The first dish that I tried this week was pumpkin spice muffins baked from Krusteaz Pumpkin Spice Quick Bread Mix, which I bought from Costco on a recent trip. The box says that you can make loaves, pancakes, cookies, and muffins, but I was feeling lazy so I just made the muffins. They rose nicely and looked great in the pan, but they fell and became rather overly moist once they left the oven, despite being cooked through. Even so, they were fairly tasty; the kids especially liked them.

For my part, I think I will stick to the Joy of Cooking‘s Pumpkin Bread recipe for this kind of muffin. I’ve had better luck with this recipe in the past. However, I do wonder, in the case of the mix, if it’s trying to do too many things — or if a different preparation might suit the mix better? At any rate, I have three more packages of mix to cook, so I should be able to try them all out.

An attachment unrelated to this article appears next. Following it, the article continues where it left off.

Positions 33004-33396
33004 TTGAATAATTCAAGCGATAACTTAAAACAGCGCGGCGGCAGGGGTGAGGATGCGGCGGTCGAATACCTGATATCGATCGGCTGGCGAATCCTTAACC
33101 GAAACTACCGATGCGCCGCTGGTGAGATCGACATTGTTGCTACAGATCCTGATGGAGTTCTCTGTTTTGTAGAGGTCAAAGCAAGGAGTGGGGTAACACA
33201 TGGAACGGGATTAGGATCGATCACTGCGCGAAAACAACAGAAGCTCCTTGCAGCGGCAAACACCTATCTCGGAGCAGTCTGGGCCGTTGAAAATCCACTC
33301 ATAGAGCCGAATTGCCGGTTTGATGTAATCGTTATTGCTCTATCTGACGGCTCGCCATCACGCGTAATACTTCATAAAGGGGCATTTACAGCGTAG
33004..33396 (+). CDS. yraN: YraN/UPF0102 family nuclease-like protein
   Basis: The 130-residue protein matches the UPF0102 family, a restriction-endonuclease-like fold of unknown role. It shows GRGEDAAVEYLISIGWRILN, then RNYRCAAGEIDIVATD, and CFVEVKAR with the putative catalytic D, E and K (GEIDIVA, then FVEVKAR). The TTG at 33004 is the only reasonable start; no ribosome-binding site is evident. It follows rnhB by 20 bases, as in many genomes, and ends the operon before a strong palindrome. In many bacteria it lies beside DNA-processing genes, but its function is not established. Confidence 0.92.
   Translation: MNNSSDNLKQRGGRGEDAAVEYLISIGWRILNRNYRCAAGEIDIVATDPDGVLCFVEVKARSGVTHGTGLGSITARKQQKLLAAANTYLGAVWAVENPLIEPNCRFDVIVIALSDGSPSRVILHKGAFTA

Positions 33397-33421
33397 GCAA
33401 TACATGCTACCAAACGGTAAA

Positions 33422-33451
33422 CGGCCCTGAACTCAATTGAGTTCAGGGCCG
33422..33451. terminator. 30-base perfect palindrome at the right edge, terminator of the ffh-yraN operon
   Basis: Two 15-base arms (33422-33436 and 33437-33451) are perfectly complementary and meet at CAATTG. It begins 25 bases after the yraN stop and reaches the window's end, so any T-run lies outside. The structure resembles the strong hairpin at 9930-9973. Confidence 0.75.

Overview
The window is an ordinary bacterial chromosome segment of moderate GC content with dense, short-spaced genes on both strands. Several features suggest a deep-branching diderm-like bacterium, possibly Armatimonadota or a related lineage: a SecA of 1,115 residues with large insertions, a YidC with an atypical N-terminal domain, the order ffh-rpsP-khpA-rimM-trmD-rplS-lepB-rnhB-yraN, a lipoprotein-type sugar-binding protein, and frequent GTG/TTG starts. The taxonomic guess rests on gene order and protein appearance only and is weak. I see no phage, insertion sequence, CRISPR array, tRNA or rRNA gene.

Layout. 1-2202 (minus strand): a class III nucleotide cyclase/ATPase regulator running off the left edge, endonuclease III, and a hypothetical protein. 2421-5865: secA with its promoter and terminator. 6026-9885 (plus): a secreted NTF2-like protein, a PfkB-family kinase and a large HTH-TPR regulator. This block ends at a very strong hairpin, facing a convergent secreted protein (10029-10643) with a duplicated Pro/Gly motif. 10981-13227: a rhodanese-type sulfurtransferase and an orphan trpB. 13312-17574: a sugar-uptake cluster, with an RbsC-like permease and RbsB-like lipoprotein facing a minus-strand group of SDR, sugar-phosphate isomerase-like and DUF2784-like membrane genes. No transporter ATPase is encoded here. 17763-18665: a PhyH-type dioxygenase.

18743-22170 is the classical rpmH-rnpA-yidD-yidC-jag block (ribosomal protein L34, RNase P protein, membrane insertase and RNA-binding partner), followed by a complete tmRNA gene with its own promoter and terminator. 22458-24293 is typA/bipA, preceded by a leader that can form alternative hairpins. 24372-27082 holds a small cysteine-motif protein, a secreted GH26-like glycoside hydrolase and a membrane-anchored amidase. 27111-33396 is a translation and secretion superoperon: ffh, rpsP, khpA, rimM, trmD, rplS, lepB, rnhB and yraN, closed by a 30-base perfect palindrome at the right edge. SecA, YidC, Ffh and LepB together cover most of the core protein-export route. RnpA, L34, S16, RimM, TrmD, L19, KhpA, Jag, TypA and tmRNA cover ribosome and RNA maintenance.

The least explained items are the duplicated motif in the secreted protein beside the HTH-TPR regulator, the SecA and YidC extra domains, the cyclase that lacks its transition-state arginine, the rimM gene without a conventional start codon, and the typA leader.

I also tried some Pumpkin Spice Cheerios. These are definitely a sweet cereal, which to me isn’t suited to breakfast at all. Actually, I found them quite cloying in (unsweetened almond) milk. However, they’re not half bad dry, and make quite a nice snack. However, if I’m going for a sweet Cheerio, I much prefer Apple Cinnamon Cheerios. They came out in 1988, so they have a place in my heart as being a special treat from my childhood (we weren’t allowed sugary cereal except on special occasions). Also, I just find that they taste less sweet and cloying, which is funny because according to the nutrition info, pumpkin spice has 8g of sugar per serving, and apple cinnamon has 9g. Maybe it’s how it’s cooked, or just the spice mixture? It’s even stranger when you realize that one of the major components in pumpkin spice is actually cinnamon. At any rate, I still like Apple Cinnamon Cheerios better.